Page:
Thus, a general reduction in ACL cellularity occurs in aging. However, in degenerated ACLs, two distinct types of localized high cell-density aggregates are noted. In the following immunohistochemical studies, fibroblast-like cell aggregates and chondrocyte-like cell aggregates were examined separately.
Ki-67 is a cell-proliferation marker . In normal ACLs, 27.2% ± 4.1% of ligament cells were Ki-67 positive. The number of Ki-67-positive cells decreased with aging (3.9% ± 1.2%; P < 0.0001) (Figure 1E, F), whereas in degenerated ACLs, the number of Ki-67-positive cells increased (59.0% ± 3.6%; P < 0.0001). Of fibroblast-like cells, 45.1% ± 4.5% were Ki-67 positive, whereas 72.9% ± 3.3% of chondrocyte-like cells were Ki-67 positive (Figure 1G, H).
Runx2 is a transcription factor that regulates chondrocyte hypertrophy . In normal and aging ACLs, a few Runx2-positive cells were found. In the degenerated ACLs, 8.5% of fibroblast-like cells were Runx2 positive, whereas 62.4% of chondrocyte-like cells were Runx2 positive (P < 0.0001) (Figure 2E through H).
Transcription factor scleraxis (Scx) is a highly specific marker of the tendon/ligament lineage that regulates fibroblast differentiation and ECM synthesis during embryonic tendon/ligament development [19, 20]. In normal ACLs, 8.0% of cells were Scx positive, and the percentage of Scx-positive cells in the aging group was 2.0% ± 0.9% (P = 0.09) (Figure 2I, J). In the degenerated ACLs, 50.1% of chondrocyte-like cells were Scx positive; however, only 3.4% of fibroblast-like cells were positive (P < 0.0001) (Figure 2K, L). These results indicate abnormal expression of differentiation markers in chondrocyte-like aggregates in the degenerated ACL.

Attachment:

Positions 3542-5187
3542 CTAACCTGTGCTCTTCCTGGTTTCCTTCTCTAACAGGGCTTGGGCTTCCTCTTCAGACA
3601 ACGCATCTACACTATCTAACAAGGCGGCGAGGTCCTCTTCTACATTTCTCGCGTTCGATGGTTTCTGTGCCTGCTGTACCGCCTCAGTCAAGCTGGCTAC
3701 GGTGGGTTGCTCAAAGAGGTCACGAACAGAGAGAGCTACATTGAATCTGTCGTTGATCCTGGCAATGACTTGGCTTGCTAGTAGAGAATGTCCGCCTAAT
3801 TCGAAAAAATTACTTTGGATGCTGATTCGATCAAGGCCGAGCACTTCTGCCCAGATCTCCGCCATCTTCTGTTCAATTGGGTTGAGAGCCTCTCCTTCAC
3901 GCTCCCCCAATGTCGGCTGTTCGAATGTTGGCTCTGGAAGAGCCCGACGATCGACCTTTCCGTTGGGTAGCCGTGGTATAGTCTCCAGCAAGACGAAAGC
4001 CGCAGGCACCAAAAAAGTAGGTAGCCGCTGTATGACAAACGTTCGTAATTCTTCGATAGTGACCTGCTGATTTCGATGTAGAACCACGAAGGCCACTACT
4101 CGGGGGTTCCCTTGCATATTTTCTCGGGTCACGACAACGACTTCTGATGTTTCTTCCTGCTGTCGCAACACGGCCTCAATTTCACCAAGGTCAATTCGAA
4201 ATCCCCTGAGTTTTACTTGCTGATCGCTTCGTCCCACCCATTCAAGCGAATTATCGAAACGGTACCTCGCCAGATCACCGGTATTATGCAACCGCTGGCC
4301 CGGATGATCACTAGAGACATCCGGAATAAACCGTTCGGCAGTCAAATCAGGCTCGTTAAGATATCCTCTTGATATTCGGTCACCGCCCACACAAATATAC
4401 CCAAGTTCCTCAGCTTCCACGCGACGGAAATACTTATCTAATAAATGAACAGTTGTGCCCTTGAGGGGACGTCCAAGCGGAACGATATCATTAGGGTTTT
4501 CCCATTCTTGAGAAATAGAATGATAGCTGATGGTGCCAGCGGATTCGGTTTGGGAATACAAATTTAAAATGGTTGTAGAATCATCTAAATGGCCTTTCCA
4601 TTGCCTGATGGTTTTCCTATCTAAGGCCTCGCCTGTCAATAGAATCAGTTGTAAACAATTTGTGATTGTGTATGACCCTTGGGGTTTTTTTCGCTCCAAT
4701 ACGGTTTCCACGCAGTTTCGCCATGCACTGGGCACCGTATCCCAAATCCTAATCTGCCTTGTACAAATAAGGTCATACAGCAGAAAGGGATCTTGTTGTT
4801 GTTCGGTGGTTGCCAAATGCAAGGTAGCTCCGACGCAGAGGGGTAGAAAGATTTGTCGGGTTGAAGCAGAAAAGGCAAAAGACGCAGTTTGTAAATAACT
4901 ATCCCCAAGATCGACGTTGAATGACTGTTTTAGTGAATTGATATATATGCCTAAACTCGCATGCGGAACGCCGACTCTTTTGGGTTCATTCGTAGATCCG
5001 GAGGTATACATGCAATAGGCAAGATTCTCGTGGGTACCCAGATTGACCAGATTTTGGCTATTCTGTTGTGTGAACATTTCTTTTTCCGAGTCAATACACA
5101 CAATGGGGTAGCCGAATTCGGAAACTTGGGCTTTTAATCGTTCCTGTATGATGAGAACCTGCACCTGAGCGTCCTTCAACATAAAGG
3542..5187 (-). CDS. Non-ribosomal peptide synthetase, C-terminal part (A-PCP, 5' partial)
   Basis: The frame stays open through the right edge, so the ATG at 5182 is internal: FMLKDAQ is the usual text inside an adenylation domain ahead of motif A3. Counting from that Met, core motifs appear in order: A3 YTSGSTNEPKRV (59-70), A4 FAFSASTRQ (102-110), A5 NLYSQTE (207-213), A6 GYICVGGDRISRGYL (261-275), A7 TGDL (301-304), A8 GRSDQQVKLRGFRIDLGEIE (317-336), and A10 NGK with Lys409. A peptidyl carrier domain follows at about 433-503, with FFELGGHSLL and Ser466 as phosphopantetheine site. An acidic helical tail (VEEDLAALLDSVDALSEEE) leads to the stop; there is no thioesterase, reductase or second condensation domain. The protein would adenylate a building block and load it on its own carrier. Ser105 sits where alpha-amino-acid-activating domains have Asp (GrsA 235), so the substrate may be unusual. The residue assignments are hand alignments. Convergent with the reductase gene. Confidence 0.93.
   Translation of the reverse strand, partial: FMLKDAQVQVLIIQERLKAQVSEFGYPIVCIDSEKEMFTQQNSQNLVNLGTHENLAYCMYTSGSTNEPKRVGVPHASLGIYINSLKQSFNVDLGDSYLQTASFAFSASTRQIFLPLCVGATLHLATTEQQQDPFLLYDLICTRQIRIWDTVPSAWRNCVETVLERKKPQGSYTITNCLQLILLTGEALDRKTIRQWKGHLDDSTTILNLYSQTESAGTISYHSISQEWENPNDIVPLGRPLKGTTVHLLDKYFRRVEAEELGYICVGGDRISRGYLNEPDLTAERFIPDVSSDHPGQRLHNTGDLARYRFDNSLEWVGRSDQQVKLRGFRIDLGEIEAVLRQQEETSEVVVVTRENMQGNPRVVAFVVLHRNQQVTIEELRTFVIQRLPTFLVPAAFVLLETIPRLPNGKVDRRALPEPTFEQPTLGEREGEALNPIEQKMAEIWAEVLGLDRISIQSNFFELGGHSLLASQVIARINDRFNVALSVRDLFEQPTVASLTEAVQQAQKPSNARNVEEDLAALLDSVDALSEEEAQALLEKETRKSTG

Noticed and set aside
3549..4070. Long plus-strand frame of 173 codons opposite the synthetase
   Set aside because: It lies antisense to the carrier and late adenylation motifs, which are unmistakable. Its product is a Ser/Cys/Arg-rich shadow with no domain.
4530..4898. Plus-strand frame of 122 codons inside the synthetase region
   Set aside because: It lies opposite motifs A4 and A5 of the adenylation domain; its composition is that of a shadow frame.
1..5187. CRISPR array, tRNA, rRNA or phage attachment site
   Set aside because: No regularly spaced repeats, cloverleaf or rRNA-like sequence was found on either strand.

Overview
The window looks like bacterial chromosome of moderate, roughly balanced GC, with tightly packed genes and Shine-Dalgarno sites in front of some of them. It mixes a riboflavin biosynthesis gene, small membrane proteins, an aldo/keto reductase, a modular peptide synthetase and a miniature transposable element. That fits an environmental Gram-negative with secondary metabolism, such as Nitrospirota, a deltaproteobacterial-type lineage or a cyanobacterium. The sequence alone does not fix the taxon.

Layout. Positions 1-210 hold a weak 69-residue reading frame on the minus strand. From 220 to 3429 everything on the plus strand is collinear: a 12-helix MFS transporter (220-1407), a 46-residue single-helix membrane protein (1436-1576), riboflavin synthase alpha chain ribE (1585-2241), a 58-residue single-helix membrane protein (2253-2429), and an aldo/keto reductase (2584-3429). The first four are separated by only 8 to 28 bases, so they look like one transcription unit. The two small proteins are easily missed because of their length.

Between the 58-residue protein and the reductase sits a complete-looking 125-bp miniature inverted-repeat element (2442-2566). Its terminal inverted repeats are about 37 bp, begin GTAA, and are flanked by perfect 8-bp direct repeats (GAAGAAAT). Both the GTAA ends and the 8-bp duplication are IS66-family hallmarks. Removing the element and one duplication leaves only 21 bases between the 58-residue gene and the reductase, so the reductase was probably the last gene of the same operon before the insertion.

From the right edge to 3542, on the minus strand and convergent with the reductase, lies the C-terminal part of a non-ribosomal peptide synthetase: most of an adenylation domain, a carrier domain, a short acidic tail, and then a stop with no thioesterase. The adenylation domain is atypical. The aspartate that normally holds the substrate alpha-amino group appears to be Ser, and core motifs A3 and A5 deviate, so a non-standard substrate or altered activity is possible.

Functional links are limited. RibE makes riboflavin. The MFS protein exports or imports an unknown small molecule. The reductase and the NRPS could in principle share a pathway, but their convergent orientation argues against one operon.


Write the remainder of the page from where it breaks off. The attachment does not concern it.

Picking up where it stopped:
Progenitor cell markers
STRO-1 is a marker of mesenchymal stem cells . STRO-1-positive cells were observed in dense collagenous tissue, perivascular areas, and lining cells in the synovial sheath. In normal ACLs, 49.2% ± 3.5% of ligament cells were STRO-1 positive (Figure 3E). The number of positive cells decreased with aging (25.0% ± 3.7%; P < 0.0001) (Figure 3F), but the average percentage of STRO-1-positive cells in ACLs from the degenerated group (59.0% ± 3.0%) was higher than that in the aging group (25.0% ± 3.7%; P < 0.0001); 67.6% ± 3.1% of chondrocyte-like cells were positive, whereas 50.5% ± 4.2% of fibroblast-like cells were STRO-1 positive (Figure 3G, H). The expression patterns of α-SMA and STRO-1 in normal and degenerated ACLs were similar (Figure 3I).
MMP-1, MMP-3, and MMP-13 expression
The average percentage of MMP-3-positive cells in the aging group (8.2% ± 1.6%) was significantly lower than in the normal and degenerated group (39.1% ± 4.5% and 36.3% ± 4.7; P = 0.0002; P = 0.0009, respectively) (Figure 4E, F, M). But the average percentage of MMP-3-positive cells in ACLs from the degenerated group was as high as in the young group. In regard to the two different patterns of cell aggregates in the degenerated ACLs, only 15.4% of the fibroblast-like cells near the blood vessels were MMP-3 positive, whereas 65.4% of chondrocyte-like cells were MMP-3 positive (P < 0.0001) (Figure 4G, H, M).